Throughout 2020, we had discussions with several potential partners in Region 10 for a pilot implementation project, mainly multi-disciplinary teams that serve people with serious mental illnesses (such as Assertive Community Treatment or Coordinated Specialty Care for early psychosis). CCBHCs have infrastructure to support integrated care services and data tracking and reporting, and we proposed the project to several CCBHCs (and applicants) in Region 10. CLR had included a lifestyle program as one of the evidence-based practices in their CCBHC application and volunteered to be the pilot site.

In the research trial, STRIDE groups had two co-facilitators, a community mental health clinician and a nutritionist, but no specific expertise was required for the role. We allowed CLR to assess their staffing and identify staff to be trained in the role. Nine CLR clinical staff attended the two-day training to be STRIDE group facilitators. Staff members included a nurse (n=1), social workers (n=2), peer specialists (n=2), and other (n=4) - recreation therapist/OT, case manager, CDP). Educational level: BA or less (n=7); Master’s level (n=1); and PhD (n=1).

regional map for northwest

What We Did

We utilized multiple implementation strategies:6

  • Organizational consultation meetings were held in March and June 2021 with CLR leadership to provide more specific information about the STRIDE intervention and requirements for implementation—and to explore whether this intervention fit with the organization’s vision for their CCBHC. Once the decision was made in June 2021 to proceed, Northwest MHTTC had two additional planning meetings with an implementation team from CLR (including CEO, Chief Clinical Officer, CMO, and representatives from QI and data management). These meetings focused on developing the implementation blueprint and timeline.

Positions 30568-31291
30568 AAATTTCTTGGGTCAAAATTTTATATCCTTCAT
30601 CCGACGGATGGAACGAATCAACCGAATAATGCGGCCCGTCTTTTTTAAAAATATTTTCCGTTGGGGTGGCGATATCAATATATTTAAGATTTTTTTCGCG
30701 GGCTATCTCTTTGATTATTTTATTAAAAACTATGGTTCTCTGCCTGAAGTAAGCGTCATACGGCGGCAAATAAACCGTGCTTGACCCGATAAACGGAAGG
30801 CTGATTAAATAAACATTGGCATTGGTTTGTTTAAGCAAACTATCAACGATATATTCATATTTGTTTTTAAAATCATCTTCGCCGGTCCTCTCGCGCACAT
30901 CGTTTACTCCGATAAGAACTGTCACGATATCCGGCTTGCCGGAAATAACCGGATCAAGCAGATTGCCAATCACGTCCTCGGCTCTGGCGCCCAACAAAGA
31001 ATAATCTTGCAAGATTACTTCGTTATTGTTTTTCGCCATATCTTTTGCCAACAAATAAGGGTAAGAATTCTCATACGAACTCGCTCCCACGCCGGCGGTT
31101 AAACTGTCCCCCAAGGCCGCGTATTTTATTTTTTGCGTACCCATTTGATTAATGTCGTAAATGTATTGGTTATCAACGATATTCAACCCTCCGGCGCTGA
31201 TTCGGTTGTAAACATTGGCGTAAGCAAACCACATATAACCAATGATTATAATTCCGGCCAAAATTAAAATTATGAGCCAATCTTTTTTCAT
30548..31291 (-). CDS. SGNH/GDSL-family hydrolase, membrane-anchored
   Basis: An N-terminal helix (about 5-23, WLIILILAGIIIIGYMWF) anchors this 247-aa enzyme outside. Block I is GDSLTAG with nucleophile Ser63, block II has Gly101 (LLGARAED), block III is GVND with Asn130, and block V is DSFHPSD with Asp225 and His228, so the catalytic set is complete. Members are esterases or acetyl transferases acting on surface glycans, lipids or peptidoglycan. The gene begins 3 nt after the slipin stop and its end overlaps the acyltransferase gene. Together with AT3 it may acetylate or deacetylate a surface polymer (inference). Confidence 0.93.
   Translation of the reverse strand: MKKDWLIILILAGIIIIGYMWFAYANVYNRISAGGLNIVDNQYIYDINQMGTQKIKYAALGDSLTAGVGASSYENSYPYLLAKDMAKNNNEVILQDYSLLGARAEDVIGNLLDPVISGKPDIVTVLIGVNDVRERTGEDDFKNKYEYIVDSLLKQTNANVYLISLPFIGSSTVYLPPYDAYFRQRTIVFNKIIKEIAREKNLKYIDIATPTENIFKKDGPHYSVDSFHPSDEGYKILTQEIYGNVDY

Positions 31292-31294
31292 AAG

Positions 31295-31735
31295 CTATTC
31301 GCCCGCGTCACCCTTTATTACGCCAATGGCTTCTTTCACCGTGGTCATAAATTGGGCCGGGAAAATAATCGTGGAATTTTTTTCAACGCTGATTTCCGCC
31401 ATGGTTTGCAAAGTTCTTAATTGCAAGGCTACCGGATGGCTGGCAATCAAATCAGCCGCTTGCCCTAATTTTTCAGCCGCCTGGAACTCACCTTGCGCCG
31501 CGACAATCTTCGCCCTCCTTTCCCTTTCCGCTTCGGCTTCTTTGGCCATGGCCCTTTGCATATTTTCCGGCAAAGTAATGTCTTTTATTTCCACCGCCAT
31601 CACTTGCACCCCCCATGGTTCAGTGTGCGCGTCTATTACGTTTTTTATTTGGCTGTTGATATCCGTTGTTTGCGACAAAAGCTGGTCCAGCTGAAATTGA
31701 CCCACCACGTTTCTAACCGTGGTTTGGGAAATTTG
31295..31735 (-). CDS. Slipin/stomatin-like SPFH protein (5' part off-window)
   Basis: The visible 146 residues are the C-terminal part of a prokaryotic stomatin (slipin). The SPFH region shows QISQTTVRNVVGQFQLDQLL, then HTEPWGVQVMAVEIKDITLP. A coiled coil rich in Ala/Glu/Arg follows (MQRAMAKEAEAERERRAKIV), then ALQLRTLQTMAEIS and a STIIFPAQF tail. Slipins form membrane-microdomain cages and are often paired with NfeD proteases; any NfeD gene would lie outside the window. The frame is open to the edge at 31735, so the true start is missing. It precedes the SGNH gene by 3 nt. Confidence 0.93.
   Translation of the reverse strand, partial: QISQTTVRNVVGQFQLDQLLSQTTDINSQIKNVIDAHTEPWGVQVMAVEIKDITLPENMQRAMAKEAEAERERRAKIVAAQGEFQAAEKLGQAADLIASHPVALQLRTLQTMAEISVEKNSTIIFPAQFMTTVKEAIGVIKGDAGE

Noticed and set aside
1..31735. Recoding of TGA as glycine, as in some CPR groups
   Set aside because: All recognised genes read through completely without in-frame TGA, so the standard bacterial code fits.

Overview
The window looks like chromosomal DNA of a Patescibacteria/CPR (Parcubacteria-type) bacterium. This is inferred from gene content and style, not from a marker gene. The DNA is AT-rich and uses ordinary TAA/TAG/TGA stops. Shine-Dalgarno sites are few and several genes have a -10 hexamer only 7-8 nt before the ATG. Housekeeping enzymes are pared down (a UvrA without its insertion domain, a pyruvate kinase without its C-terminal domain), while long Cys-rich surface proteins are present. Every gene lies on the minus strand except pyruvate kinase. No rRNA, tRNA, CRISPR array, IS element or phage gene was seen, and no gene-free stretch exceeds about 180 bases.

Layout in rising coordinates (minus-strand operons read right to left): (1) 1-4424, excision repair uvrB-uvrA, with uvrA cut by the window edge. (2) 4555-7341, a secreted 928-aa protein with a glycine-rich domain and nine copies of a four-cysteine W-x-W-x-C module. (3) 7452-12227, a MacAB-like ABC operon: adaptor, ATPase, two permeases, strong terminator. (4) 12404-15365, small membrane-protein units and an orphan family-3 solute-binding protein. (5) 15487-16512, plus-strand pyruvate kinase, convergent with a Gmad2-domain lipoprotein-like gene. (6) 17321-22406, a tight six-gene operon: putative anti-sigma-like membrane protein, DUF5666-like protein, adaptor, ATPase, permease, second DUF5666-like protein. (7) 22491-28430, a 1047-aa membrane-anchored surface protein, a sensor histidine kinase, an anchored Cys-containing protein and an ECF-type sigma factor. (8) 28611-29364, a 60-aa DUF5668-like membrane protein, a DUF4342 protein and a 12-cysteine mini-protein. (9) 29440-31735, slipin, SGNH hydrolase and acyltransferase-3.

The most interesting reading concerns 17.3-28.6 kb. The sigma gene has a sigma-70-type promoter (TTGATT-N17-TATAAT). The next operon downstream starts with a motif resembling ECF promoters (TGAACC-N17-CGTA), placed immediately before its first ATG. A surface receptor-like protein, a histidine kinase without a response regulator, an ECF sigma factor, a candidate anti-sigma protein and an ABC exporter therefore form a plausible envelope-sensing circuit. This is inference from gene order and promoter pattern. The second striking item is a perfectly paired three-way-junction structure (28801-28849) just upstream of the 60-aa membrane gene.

• Several educational meetings to introduce the STRIDE program and the pilot to a broad range of stakeholders at the clinical sites were developed and led by the CLR implementation team.
  • Facilitation (interactive problem-solving). The initial plan was for monthly meetings between MHTTC and the CLR implementation team to track progress of the implementation and identify and address barriers to implementation. These meetings were delayed until the role of Director of Integrated Services was filled in December 2021, and then meetings were held every 2-3 months.
  • Develop Effective Educational Materials. In collaboration with (subject matter expert) partners from Kaiser, we developed a 30-minute online introduction to the topic and intervention, “Empowering Wellness” based on a 200-page facilitator handbook from the clinical trial.  This course is available through HealtheKnowledge, and staff who were being trained as STRIDE group facilitators were required to complete this (and pass an evaluation) 1-2 weeks before the live virtual training. This asynchronous online component of training focused on knowledge considered foundational for the role.